- in the case of goods, they been approved by the national standards agency or through an international standards agency;
- in the case of services, they have been provided in accordance with best industry practices; and
- in the case of manufactured goods, the provider is willing to meet the required quality and time.
Similarly, rejection on the basis of the price of a good or service is prohibited if the price is competitive within five percent, (there is a place for negotiation), or the same can only be procured in Uganda.
Employment of Ugandan citizens
All persons to whom the Act applies are bound to employ Ugandans and can only employ non-citizens after it has been certified by the Department that there are no Ugandans capable of performing the work. Where a non-citizen has been approved for a position, the law requires that provision is made for skills transfer and the entity must submit a succession plan in respect to the role performed by the non-citizen.
The grant of work permits for foreign nationals must now be supported by a letter from the Department certifying that an applicant possesses skills necessary for employment and that no Ugandan possess the skills for a role. All positions held by Ugandans will attract emoluments commensurate to the role and, in the case of any difference with a non-citizen, it will not be more than 10%.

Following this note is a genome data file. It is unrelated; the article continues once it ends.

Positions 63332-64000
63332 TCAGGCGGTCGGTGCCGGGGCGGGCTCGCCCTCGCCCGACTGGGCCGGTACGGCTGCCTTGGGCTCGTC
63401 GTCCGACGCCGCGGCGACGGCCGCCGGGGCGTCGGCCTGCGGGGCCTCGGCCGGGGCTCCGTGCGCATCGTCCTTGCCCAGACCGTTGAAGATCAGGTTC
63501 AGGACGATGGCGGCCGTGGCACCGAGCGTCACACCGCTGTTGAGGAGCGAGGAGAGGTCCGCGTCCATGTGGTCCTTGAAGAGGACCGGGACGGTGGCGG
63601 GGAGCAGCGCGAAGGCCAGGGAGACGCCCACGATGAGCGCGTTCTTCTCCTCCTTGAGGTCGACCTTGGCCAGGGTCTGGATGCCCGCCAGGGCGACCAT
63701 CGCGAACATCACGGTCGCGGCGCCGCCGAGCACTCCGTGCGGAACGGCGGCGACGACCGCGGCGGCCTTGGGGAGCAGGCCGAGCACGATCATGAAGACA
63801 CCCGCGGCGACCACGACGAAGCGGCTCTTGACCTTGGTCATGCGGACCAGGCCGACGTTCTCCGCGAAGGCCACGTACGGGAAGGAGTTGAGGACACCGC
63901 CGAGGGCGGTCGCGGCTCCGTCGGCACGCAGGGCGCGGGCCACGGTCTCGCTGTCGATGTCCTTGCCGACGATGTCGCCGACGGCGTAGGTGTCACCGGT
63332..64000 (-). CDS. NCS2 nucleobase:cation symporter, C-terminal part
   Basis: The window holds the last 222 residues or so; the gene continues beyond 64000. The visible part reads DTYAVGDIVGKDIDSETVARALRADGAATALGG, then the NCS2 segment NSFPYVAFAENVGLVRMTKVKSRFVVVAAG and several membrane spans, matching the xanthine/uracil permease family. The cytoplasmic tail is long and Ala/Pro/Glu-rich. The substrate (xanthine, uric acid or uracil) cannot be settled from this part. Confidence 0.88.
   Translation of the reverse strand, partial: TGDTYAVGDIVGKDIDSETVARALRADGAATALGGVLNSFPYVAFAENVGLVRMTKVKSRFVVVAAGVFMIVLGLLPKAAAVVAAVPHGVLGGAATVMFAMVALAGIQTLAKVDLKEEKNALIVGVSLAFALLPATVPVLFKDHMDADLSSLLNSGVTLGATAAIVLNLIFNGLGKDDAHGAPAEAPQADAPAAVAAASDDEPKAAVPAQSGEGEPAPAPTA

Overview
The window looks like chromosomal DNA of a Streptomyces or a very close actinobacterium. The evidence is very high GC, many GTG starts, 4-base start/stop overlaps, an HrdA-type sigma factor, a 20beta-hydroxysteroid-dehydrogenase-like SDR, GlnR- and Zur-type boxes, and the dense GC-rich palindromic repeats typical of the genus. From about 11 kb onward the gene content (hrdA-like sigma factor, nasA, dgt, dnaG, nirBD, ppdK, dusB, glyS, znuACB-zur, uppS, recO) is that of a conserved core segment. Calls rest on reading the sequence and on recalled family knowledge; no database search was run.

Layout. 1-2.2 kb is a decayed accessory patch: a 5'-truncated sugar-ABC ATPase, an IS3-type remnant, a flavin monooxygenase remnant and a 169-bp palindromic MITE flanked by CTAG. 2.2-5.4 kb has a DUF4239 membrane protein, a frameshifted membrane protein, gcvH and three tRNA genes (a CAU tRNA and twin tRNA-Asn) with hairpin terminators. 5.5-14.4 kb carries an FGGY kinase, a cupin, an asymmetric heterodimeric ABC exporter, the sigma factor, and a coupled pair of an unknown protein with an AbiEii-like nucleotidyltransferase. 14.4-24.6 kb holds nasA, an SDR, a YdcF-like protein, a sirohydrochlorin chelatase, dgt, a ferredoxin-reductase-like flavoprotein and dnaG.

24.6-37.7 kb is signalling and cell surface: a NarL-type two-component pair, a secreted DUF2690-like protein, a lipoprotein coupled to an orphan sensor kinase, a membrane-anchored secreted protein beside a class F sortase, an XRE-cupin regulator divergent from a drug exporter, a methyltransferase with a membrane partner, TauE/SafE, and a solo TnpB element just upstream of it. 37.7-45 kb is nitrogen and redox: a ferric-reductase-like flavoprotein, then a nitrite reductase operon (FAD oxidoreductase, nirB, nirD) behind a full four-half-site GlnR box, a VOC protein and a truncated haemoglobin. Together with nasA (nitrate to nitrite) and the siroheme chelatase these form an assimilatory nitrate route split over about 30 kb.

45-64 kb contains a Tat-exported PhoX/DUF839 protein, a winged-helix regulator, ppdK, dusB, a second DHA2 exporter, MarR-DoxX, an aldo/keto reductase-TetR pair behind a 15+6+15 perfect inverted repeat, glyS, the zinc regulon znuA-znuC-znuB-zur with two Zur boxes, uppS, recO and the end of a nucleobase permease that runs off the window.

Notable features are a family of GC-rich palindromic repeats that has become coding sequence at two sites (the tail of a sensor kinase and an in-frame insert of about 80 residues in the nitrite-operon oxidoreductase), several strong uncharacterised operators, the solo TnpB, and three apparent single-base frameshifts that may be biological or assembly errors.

Contracts for public works
The Minister will, in consultation with the PPDA, reserve certain contracts for public works to be exclusively granted by Ugandan citizens and companies.
Subcontracting of Contracts and Public Works
The Act expressly prohibits subcontracting of any contract or works contracted under the Act. It also sets out a mandatory requirement for foreign entities to subcontract 40% of contracted works to a Ugandan company that meets the criteria set out in section 16.
However, liability for the subcontracted work still rests with the contracting party and not the subcontractor.